6. “Celebrities”: I have to restrain myself not to retweet everything @marthastewart has to say … @winklevoss is real, and he’s spectacular … Who does @gwynethpaltrow have to bang to get the latest Coldplay album? … The usual rules of capitalization don’t apply to @spikelee.
7. Proving Christopher Hitchens Wrong, One Tweet at a Time: @jpressler comes 100 percent Lloyd Blankfein approved … @meganamram has the world’s most glamorous avatar … @mindykaling is judging you while spilling yogurt on herself … I’m kind of scared of @kellyoxford, to be honest.
9. People Who Know Way More Than You About Stuff But Aren’t Dicks About It: In the trash heap of the Internet, @brendankoerner mines gems like no one else … @felixsalmon runs the numbers so you can sound interesting at cocktail parties … and @maudnewton tells you what to read, to the same effect.
10. Defiers of Description (“Potpourri”): When he’s not evaluating fine delicacies, @maxabelson is interviewing billionaires … It’s possible that @albomike hates you, but you probably deserve it … It’s @downgoesbrown‘s whimsical world, we’re just all trying and failing to be funny in it … @colsonwhitehead can write a novella in 140 characters … And I think this random dude @amirch729 might be my long-lost brain twin. (I’m adopted, so it’s totally possible.)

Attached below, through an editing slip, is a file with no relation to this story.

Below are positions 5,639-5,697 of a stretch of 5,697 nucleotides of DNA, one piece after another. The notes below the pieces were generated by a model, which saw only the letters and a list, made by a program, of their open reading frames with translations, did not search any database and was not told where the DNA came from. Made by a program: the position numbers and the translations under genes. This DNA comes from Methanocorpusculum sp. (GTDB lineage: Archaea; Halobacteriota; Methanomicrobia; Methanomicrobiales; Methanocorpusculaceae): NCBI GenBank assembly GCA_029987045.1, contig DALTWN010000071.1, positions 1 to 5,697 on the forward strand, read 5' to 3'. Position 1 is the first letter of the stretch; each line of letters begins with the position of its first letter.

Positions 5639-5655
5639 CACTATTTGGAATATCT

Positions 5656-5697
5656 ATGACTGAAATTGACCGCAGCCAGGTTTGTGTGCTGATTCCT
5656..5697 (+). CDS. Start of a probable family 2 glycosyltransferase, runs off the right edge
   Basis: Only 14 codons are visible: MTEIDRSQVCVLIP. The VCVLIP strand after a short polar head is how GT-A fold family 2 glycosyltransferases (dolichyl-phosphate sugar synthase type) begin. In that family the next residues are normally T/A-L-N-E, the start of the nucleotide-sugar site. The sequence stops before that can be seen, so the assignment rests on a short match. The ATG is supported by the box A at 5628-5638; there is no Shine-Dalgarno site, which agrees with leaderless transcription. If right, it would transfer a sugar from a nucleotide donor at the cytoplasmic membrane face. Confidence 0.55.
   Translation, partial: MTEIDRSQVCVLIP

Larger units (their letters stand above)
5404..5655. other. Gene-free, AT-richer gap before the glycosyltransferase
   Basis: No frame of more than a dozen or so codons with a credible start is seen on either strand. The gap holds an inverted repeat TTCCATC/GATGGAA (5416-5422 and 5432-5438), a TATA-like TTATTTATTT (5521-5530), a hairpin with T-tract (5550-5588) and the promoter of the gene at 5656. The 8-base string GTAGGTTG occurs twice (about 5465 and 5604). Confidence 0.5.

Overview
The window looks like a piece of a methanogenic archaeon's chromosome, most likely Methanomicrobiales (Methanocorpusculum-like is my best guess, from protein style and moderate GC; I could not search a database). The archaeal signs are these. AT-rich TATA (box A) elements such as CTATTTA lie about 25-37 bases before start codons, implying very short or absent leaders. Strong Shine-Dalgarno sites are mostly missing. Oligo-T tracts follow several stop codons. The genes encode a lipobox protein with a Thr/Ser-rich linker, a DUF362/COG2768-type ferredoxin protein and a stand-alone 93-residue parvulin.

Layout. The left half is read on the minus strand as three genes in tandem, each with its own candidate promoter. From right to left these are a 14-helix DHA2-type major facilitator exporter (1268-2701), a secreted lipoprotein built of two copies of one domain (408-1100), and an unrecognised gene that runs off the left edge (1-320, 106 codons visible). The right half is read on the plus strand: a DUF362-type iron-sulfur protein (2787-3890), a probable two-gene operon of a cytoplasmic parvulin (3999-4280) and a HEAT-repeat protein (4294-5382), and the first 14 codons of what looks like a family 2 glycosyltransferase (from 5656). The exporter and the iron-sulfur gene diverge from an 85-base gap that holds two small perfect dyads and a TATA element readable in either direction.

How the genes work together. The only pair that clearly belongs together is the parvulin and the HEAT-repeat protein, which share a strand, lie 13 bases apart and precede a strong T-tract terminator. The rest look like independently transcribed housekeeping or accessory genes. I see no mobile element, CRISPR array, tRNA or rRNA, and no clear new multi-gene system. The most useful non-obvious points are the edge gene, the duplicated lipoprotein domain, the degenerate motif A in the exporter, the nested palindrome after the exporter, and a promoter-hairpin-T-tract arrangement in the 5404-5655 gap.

Bakey – Have you noticed how hockey players always add “-y” to the end of everyone’s name?
— Jim S.
It’s either that or an -er, an -o, or an -sy. (My favorite gratuitous hockey “nickname” was when a friend of mine in college with the last name “Mayer” was called “Mayersy.”) And if your last name is Campbell, you’re automatically “Soupy”; that’s just the way it goes. Justin Bourne once wrote a very handy reference guide: “The ‘sy’ ending is pretty elite. It’s SUPER chummy, and might precede a hug.” There’s a handful of guys in the NHL whose given names already seem hockeyfied, like T.J. Oshie, Clayton Stoner, and Ron Hainsey, which almost makes me suspicious — like these guys were actually born Oshkowitz, Gladstone, and Hainesworth but some overworked youth hockey clerk decided to just skip a step. Name truncations back at Ellis Island may now be considered a myth, but this? I believe this is exactly what happened.